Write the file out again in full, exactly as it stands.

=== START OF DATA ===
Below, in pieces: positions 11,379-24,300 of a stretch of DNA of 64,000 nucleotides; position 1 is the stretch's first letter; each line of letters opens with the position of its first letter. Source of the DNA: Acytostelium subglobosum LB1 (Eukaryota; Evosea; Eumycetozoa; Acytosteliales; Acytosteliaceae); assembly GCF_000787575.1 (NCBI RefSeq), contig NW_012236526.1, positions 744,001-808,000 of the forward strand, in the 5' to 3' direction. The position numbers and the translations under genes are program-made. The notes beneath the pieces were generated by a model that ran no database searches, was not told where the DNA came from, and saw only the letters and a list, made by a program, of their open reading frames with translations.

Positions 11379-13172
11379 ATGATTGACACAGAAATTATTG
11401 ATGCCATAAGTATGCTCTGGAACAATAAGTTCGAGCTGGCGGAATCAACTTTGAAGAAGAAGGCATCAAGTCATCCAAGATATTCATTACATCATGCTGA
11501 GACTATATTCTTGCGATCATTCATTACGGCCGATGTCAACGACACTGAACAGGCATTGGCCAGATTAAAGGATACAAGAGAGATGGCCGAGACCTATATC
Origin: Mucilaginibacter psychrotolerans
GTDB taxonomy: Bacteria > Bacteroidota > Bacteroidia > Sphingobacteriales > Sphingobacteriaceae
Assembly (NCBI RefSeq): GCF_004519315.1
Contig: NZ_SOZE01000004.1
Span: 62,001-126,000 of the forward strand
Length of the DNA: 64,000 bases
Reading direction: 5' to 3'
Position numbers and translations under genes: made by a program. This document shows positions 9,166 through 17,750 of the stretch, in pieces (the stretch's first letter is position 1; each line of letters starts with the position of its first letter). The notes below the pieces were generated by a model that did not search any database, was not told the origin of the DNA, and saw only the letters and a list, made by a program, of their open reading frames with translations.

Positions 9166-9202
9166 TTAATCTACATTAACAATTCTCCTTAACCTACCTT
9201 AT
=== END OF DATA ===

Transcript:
Below, in pieces: positions 11,379-24,300 of a stretch of DNA of 64,000 nucleotides; position 1 is the stretch's first letter; each line of letters opens with the position of its first letter. Source of the DNA: Acytostelium subglobosum LB1 (Eukaryota; Evosea; Eumycetozoa; Acytosteliales; Acytosteliaceae); assembly GCF_000787575.1 (NCBI RefSeq), contig NW_012236526.1, positions 744,001-808,000 of the forward strand, in the 5' to 3' direction. The position numbers and the translations under genes are program-made. The notes beneath the pieces were generated by a model that ran no database searches, was not told where the DNA came from, and saw only the letters and a list, made by a program, of their open reading frames with translations.

Positions 11379-13172
11379 ATGATTGACACAGAAATTATTG
11401 ATGCCATAAGTATGCTCTGGAACAATAAGTTCGAGCTGGCGGAATCAACTTTGAAGAAGAAGGCATCAAGTCATCCAAGATATTCATTACATCATGCTGA
11501 GACTATATTCTTGCGATCATTCATTACGGCCGATGTCAACGACACTGAACAGGCATTGGCCAGATTAAAGGATACAAGAGAGATGGCCGAGACCTATATC
Origin: Mucilaginibacter psychrotolerans
GTDB taxonomy: Bacteria > Bacteroidota > Bacteroidia > Sphingobacteriales > Sphingobacteriaceae
Assembly (NCBI RefSeq): GCF_004519315.1
Contig: NZ_SOZE01000004.1
Span: 62,001-126,000 of the forward strand
Length of the DNA: 64,000 bases
Reading direction: 5' to 3'
Position numbers and translations under genes: made by a program. This document shows positions 9,166 through 17,750 of the stretch, in pieces (the stretch's first letter is position 1; each line of letters starts with the position of its first letter). The notes below the pieces were generated by a model that did not search any database, was not told the origin of the DNA, and saw only the letters and a list, made by a program, of their open reading frames with translations.

Positions 9166-9202
9166 TTAATCTACATTAACAATTCTCCTTAACCTACCTT
9201 AT